My feet are killing me. I’m tired. I subjected Art Handler Alex to various podcasts and audiobooks. And I’m running out of black leggings to wear. But I love it. Exhibition change-out is my favorite time of year and the past four weeks have been particularly exciting.

Artist Jamie Wyeth generously allowed us to enjoy Phyllis Mills Wyeth: A Celebration a little longer, which meant it closed a week before the March 21 closing date for Thrill of the ‘Chace: Steeplechase in Art. In the midst of this was the arrival of artwork from the National Museum of Wildlife Art for Tucker Smith: A Celebration of Nature. Of over 80 works of art.

Monday, March 15

The month-long extravaganza is officially underway. Alex and I began packing the 31 Wyeth paintings (plus one trophy). For those that remember how large Connemara Four is, you can imagine how careful we were. It called for a few extra hands.

Jamie Wyeth (American, b. 1946), Connemara Four (1991), oil on panel, 48 x 96 inches, The Phyllis and Jamie Wyeth Collection

The deinstallation was bittersweet for a couple reasons. First, this exhibition was a wonderful celebration of the life of our local friend, Mrs. Wyeth. Over the past year, I met many lovely people who either knew her or knew of her. I heard stories of her sense of adventure and her humor, her zeal for life. Listening to these provided such poignant context to the paintings. Second, the exhibition opened pre-COVID, only a few weeks before NSLM closed for four months. I thought back to installation when five of us were crowded in a gallery without worrying about masks or social distancing yet. It is hard to believe it has only been a year, rather it seems like a lifetime ago. So much has happened in the world. But our museum has not only survived, but thrived thanks to our loyal members, visitors, and friends. To the sound of Joe Friday and Dragnet, Alex and I dutifully packed up the exhibition and said goodbye to the Wyeths.

From left to right: Jamie Wyeth (American, b. 1946), Sable (1988), oil and gesso on panel, 30 x 40 inches, The Phyllis and Jamie Wyeth Collection; She’s Gone to the Barn (2016), acrylic, gesso, and oil on panel, 16 x 11½ inches, The Phyllis and Jamie Wyeth Collection; Stealing Hollies from the Irenees (2016), 23 x 29 inches, acrylic, gesso, and oil on panel, The Phyllis and Jamie Wyeth Collection

Monday, March 21

Next on our To-Do list was to tackle Steeplechase. We dove in according to the shipping schedule, which meant that as the work from the Virginia Museum of Fine Arts was going to be the first to be picked up the following Monday, it was first to come off the walls. This was different from Wyeth because this exhibition had 16 private lenders, as well as several public institutions. The transportation logistics can always be hairy as it is multiple schedules we are working around. This appeals to my Virgo nature though – spreadsheets and color coding.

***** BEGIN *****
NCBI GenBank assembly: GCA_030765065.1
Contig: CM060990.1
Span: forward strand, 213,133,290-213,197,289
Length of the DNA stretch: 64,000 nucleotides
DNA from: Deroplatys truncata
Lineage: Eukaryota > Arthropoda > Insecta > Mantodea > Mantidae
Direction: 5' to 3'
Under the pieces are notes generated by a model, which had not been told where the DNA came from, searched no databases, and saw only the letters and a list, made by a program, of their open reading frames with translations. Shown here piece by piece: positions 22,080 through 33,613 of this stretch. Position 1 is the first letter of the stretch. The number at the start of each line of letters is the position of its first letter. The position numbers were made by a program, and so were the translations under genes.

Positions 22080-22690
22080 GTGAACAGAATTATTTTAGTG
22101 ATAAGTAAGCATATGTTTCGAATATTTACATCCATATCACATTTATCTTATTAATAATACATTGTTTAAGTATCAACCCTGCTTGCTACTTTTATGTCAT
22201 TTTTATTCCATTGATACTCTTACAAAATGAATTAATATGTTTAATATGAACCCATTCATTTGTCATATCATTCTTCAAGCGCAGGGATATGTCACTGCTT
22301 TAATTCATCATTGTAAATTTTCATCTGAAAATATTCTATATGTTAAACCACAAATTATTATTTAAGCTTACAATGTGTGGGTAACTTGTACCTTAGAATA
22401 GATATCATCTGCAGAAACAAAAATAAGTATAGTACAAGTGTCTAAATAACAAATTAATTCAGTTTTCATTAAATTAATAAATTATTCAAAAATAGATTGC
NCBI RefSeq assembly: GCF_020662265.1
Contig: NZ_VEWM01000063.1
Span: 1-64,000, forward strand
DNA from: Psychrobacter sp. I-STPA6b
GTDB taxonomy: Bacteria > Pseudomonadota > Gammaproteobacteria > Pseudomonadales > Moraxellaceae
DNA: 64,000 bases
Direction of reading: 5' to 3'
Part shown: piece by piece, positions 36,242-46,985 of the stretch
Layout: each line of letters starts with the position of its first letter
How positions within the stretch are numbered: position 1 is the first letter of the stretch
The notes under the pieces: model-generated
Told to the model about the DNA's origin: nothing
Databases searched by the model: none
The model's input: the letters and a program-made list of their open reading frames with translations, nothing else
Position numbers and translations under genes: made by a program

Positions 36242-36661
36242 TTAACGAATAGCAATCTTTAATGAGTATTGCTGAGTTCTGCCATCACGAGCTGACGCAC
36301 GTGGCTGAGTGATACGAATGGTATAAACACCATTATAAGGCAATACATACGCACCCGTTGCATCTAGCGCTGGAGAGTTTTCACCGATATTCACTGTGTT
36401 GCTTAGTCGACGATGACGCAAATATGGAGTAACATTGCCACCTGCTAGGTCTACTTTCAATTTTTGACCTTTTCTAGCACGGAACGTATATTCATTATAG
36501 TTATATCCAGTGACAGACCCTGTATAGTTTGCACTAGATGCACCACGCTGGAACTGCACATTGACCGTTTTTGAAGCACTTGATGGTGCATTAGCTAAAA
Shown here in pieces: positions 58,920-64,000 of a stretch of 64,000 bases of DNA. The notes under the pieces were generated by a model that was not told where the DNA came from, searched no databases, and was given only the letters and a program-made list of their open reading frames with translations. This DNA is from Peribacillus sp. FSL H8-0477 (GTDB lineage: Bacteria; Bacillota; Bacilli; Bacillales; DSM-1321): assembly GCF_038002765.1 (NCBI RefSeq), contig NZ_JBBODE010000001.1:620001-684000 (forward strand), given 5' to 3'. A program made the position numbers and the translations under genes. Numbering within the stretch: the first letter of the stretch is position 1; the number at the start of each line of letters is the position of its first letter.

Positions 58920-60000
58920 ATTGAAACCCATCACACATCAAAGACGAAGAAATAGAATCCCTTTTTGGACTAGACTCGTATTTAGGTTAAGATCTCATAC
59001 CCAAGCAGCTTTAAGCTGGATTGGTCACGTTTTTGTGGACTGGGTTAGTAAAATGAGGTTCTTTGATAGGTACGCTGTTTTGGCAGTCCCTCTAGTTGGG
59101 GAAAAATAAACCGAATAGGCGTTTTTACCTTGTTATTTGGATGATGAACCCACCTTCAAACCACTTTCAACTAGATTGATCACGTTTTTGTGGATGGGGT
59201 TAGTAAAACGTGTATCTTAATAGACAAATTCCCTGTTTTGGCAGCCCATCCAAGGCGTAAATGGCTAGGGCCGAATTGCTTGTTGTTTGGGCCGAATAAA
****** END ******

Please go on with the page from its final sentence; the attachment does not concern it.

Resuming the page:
Painting far left: Franklin Brooke Voss (American, 1880-1953), Welbourne Jack with Jack Skinner up at Glenwood Park, 1937, oil on canvas, 28 x 36 inches, Private Collection; sculpture: Emma MacDermott (Irish, b. 1957), Steeplechase, c. 1986, bronze, 28 x 46 ½ x 10 ½ inches, Private Collection

The individual lenders decide how they want to pack artwork: sometimes paintings arrive in wooden crates, other times in cardboard softpack. There are multiple layers of bubble wrap, plastic, and/or foam core. Everything is saved – how it arrives is how it is returned. Sometimes if a lender is local, they may just transport the painting in the back seat of their car, which is perfectly fine. However, we’ll pack it up safely for its return trip home. We give it the same care as if it were being returned to a place like Yale or VMFA.

Wednesday, March 25

Halfway through the week and halfway through packing, the shipment of Tucker Smith paintings from the NMWA arrived. Our receiving area was soon flooded with crates. I started laughing that hysterical laughter one does when the abstract becomes reality. I knew this was a large exhibition and I knew how many crates would be arriving but seeing it made my eyes bulge.

Also, because of all the packing and shipments, I was still technically two exhibitions behind the rest of the staff. So whilst Claudia, Valerie, and Cynthia Kurtz, our new Marketing Manager (and previous NSLM intern!), were firmly in the world of Tucker Smith, I was still knee-deep in Wyeth and Steeplechase. When Cynthia referred to The Refuge, the massive 45 ¼ x 129 ½ painting by Smith that had just arrived, I was racking my brain for a painting of the same name in one of the previous exhibitions.

We never open art upon arrival. It needs to acclimate. This was fine since we still had to finish with Steeplechase. Thank goodness for comfy sneakers. By the end of the week, Alex and I finished not only the packing of the exhibition, but an entire season of the Criminal Broads podcast.

Empty Steeplechase walls

Monday, March 29

And so the start of return shipments and local deliveries. We tend to use a few different companies because of where they can make deliveries. The interesting part of shipping logistics is to ensure that there is not a double booking for the trucks, but we can only plan so much because, just like the cable company, they provide a window of time rather than a specific one.